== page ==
1924 Glenn Hale Folk Art Painting
My stepfather was an auctioneer, a realtor and a farmer. And the story goes he was up in an attic, apparently looking at something, and this woman said, "I'm throwing this out on the trash pile." She said, "If you like it, take it, or we're burning it." So he took it home and it was in my mother's and his house for over 30 years, and we inherited it.
When people think of folk art, they might think of things made in the 18th and 19th century. But throughout the 20th century, there were a lot of folk artists who were busy at work. Here's an example painted, I think, in 1924.
You figured out, the man who painted the picture, his name is Glenn Hale. We don't know anything about Glenn Hale.
Not a thing.
But one thing we can see is that Glenn Hale loved this farm. The family farm in this day and age is really endangered. There aren't too many of them left. And if we look at the picture, which, technically speaking, isn't particularly well painted, it shows his lack of academic training, but nonetheless, he knew how to paint. This picture comes from the soul, and it shows his love of landscape. We look at this Arts and Crafts bungalow-style house. This house would have been built somewhere early in the 20th century. At the time that the picture was painted, it was essentially a pretty new house. It's beautifully landscaped. Their daughter is sitting on the steps. She has her baby carriage. And as you go towards the center of the picture, there's a touring car driving by. There's a woman who's feeding chickens. Somebody has been interrupted from chopping wood. They've got their 19th-century hay wagon there, juxtaposed with the automobile.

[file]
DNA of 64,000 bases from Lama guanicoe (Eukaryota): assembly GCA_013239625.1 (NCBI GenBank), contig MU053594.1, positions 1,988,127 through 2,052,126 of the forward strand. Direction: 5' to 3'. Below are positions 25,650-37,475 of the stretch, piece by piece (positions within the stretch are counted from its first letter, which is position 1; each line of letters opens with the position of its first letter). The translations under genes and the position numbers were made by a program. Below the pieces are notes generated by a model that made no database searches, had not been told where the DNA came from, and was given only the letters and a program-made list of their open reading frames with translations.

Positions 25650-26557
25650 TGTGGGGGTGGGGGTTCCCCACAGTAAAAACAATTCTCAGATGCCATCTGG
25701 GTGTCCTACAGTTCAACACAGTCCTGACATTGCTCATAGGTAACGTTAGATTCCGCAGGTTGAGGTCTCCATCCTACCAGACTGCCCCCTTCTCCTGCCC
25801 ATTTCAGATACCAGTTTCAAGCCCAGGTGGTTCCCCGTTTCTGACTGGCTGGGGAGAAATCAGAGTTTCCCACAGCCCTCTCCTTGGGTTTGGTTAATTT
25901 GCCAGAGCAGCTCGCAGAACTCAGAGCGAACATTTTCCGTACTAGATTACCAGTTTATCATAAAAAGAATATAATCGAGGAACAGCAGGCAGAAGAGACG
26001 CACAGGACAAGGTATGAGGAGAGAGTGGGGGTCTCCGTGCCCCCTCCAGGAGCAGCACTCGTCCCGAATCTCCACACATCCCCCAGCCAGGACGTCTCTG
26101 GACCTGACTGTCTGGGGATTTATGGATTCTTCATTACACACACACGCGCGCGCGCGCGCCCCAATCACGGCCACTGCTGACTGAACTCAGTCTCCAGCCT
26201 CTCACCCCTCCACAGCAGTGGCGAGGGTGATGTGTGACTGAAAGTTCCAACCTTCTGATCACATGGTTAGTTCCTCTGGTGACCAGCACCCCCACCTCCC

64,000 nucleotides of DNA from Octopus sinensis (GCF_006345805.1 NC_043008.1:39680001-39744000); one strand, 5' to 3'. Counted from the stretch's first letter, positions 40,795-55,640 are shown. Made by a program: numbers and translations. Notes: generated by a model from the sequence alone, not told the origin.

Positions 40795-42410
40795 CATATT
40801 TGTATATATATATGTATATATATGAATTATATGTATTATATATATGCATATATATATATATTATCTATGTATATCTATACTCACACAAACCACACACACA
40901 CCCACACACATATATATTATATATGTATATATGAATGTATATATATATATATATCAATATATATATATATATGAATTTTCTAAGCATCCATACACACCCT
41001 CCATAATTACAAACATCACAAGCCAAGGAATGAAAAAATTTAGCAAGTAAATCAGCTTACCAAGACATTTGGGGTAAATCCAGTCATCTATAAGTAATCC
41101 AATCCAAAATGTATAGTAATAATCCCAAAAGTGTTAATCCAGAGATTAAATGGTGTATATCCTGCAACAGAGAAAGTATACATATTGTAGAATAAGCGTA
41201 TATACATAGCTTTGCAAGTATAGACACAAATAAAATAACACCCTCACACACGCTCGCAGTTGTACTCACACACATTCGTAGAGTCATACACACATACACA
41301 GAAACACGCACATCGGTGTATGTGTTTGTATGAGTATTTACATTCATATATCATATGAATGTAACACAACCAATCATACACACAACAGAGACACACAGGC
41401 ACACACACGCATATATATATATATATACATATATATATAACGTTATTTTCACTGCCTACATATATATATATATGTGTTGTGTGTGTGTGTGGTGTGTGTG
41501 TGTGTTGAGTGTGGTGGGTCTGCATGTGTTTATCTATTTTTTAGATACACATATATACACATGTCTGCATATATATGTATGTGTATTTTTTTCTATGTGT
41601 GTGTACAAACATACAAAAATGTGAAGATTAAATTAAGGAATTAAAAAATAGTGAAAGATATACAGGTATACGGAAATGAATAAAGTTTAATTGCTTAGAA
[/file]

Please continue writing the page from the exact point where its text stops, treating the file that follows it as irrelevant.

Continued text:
You've got a fellow on horseback there, perhaps getting ready to bring the cows home. The artist changed his mind. There are a couple of cows that are totally painted over. Why he did that we'll never know. I love this picture. I think it's a total charmer. It's a little difficult to come up with a value on a picture such as this, by virtue of its size. A lot of people would say, "I love the picture, but I can't accommodate it." But it qualifies in my book as a first-rate example of American folk art from the early 20th century. So we quizzed each other at our table and came up with a consensus. For auction purposes, I would estimate the value of this picture between $10,000 and $15,000.
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